A number of legends have grown around the New Madrid Earthquakes of 1811-1812, most notable being a story about the Shawnee chief Tecumseh, who attempted to unify Native American tribes in response to encroachment by white settlers.
In September 1811, his efforts were rebuffed at a meeting of southern tribes at Tuckhabatchee.
Tecumseh angrily said that, upon returning to his home near present-day Detroit, Michigan, “I will stamp my foot on the ground and shake down every house in Tuckhabatchee.” About the time of his expected return to Detroit, the earthquakes happened.
The New Madrid Earthquakes took place between December 1811 and April 1812 along an active fault line that extends roughly from Marked Tree (Poinsett County) in a northeasterly direction, crossing several states for about 150 miles. The earthquakes and aftershocks caused extensive damage throughout northeast Arkansas and southeast Missouri, altering the landscape, affecting settlement of the area, and leaving noticeable reminders that another huge earthquake could happen at any time.
The town of New Madrid, Missouri, on the Mississippi River, was founded by Revolutionary War hero George Morgan in 1789. The town was named by Morgan in an attempt to ingratiate himself and receive a land grant from the King of Spain. Its later pronunciation placed the emphasis on the first syllable of Madrid.
New Madrid was a planned community that attracted both permanent settlers and riverboatmen who found it a favored place to stop while traveling on the Mississippi. By 1811, the town had about 400 residents, the largest concentration of people in the area. What is now the state of Arkansas was still part of the Louisiana Territory and more sparsely populated at that time.
On Monday, December 16, 1811, the earth began to shake. Geologists say the epicenter of the huge earthquake was about three miles beneath present-day Blytheville (Mississippi County), though the earthquake was named for New Madrid, Missouri, the only town in the area with a sizeable population.
At New Madrid, the people were shaken from their beds at about 2:15 a.m. They poured into the streets in panic, huddling together through the night as animals ran wild, trees toppled over, and houses were leveled. The earth swayed, shook, and gaped open in giant fissures that swallowed anything their path. About 7:15 a.m., just after first light, an even stronger earthquake hit the town.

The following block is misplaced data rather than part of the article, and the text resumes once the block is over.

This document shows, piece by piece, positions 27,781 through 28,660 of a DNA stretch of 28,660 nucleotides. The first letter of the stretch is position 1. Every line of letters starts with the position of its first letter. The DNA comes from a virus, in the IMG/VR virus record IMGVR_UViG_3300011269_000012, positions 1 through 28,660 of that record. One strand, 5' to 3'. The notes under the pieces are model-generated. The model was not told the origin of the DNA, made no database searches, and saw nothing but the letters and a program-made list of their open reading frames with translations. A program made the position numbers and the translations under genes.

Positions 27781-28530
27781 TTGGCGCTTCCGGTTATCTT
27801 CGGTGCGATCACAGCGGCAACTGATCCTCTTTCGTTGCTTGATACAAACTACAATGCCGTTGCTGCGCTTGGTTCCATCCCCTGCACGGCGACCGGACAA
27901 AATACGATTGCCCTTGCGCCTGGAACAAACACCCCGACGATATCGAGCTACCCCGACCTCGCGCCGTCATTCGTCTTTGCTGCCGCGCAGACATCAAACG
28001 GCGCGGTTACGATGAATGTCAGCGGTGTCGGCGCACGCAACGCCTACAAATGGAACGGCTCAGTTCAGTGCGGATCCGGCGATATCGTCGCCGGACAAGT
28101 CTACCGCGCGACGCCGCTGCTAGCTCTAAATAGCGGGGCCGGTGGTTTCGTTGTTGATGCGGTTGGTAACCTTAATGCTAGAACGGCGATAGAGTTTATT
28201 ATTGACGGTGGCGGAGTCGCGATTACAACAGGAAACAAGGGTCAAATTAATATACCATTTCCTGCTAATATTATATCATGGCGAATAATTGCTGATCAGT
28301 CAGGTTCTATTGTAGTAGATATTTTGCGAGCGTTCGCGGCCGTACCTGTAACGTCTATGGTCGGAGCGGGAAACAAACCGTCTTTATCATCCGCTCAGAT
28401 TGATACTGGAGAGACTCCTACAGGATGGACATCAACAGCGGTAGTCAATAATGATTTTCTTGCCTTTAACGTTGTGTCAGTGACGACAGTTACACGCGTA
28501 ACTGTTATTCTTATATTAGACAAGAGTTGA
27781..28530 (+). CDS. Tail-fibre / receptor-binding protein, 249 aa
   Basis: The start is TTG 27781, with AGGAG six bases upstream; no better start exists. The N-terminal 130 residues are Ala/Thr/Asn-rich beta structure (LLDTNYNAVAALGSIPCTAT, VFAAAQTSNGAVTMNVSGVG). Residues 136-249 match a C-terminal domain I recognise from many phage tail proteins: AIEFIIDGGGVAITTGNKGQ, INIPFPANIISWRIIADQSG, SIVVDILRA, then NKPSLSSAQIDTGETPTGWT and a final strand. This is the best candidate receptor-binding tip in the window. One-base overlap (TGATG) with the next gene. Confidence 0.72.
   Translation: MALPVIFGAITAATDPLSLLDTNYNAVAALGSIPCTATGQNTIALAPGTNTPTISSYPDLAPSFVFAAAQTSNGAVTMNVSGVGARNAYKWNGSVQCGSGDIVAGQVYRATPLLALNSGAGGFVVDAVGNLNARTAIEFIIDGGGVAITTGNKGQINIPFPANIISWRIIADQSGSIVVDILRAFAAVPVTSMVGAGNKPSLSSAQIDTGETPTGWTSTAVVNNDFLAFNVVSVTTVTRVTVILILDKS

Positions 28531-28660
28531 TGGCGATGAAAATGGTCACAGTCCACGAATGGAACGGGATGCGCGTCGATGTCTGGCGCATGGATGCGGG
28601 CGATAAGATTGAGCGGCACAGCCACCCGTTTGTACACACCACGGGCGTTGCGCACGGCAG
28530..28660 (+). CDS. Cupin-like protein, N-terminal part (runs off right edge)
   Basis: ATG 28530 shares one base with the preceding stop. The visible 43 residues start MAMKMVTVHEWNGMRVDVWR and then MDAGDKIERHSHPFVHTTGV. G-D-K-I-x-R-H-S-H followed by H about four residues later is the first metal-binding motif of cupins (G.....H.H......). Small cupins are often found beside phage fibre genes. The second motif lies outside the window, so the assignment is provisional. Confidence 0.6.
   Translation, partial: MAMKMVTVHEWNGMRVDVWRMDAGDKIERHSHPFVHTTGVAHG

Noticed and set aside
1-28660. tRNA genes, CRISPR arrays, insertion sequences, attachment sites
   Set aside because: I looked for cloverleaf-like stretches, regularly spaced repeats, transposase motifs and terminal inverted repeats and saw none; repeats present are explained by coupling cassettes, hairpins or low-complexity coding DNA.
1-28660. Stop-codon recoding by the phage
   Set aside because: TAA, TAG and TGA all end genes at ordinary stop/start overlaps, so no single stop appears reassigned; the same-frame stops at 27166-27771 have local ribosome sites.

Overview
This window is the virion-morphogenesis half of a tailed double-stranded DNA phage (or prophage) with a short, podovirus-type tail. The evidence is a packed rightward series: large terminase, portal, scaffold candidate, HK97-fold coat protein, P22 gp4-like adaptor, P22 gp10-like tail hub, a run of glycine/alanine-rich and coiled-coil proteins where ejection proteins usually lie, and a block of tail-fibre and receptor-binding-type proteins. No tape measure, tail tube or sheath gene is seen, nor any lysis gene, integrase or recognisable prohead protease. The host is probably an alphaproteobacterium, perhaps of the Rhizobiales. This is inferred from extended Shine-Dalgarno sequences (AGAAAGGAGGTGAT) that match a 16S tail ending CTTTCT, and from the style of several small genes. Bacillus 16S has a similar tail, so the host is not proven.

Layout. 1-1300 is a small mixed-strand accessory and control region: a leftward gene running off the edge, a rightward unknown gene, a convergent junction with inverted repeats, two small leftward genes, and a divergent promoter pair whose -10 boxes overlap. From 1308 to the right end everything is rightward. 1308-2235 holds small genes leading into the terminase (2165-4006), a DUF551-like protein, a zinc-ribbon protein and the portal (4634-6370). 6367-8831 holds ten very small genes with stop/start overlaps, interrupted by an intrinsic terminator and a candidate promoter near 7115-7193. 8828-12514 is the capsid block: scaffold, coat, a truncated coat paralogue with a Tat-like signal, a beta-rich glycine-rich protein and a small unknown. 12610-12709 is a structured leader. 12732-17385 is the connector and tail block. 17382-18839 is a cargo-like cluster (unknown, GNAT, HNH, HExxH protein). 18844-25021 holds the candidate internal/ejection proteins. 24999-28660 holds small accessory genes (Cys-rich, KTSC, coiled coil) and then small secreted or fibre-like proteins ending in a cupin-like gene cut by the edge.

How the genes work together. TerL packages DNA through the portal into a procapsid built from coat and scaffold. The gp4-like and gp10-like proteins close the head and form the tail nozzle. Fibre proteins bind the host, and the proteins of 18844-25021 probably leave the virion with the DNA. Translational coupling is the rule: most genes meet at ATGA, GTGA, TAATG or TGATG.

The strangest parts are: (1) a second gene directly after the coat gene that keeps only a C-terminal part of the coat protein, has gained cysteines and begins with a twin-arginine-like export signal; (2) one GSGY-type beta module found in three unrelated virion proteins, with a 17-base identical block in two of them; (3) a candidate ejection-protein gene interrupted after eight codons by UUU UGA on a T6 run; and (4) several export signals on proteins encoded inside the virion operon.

Thirty miles south, in the river town of what is today Caruthersville, Missouri, all twenty houses were destroyed, and the surrounding land was rendered almost unrecognizable. The ground rolled in several-foot-high waves until they burst, hurling up geysers of water, sand, and a charcoal-like substance.
Giant fissures swallowed buildings, along with anyone inside. Some land rose, and other land sank to become inundated with water as rivers changed their course to fill the hollows. Huge chunks of riverbank collapsed into the Mississippi, and an island rose, blocking the current from running downstream.
As fissures opened in the riverbed and the banks collapsed, the water was forced to run backward, or upstream, until the temporary island was washed away. Most accounts said it lasted a few minutes, while others said it lasted up to three days.
In Craighead, Mississippi, and Poinsett counties in northeast Arkansas, land near the St. Francis River sank into the earth, creating the “sunken lands” where great forests had stood moments before. In northwest Tennessee, uplifted land dammed Reelfoot Creek as other lands sank, creating Reelfoot Lake, eighteen miles long and five miles wide.
In Arkansas, the earthquake created what are now known as Big Lake National Wildlife Refuge in Mississippi County and the St. Francis Sunken Lands Wildlife Management Area in Poinsett County.
Major quakes continued to occur through the winter of 1812. The worst of these came on January 23 and February 7, with about 2,000 tremors and aftershocks continuing into April 1812. Some reports said that between January 23 and February 4, 1812, the earth was in constant motion.
The present-day states of Arkansas, Missouri, and Tennessee were the hardest hit, with severe tremors also felt along the East Coast. Church bells in Boston began to ring, and pavement cracked in Charleston, South Carolina. The Indian village of Tuckhabatchee in what is today Alabama was destroyed.
Untold numbers of deaths occurred on the water as riverboats were capsized, wrecked in altered channels, or struck by trees and other debris in the river. While the fatalities on land were reported to be fewer than 100, the actual numbers are not known because of difficulties in accurate reporting such as lack of literacy, delays in communication, and the remoteness of many farms and small communities.
Many settlements simply disappeared, such as those along the Mississippi that were lost when the banks collapsed and islands washed away. There has never been an accurate accounting of Native American deaths due to the earthquakes.
Weekly, sometimes daily, tremors continued into 1816. Some who went through the earthquakes thought the end of the world was near. Many settlers in the earthquake zone abandoned what was left of their homes.
All but two families left New Madrid, though some eventually returned. Recipients of land grants after serving in the War of 1812 arrived in several areas, such as northeast Arkansas, to find their tracts under water. Settlement in northeast Arkansas was disrupted for decades.
The fault line continues to be active, with evidence of major earthquakes occurring in the past about every 200–300 years. Small tremors are regularly felt in Arkansas, Missouri, and Tennessee.
With millions of people, tall buildings, highways, bridges, electrical lines, gas mains, and other conveniences not known in 1811–1812, one can only speculate at the results of a modern-day New Madrid earthquake.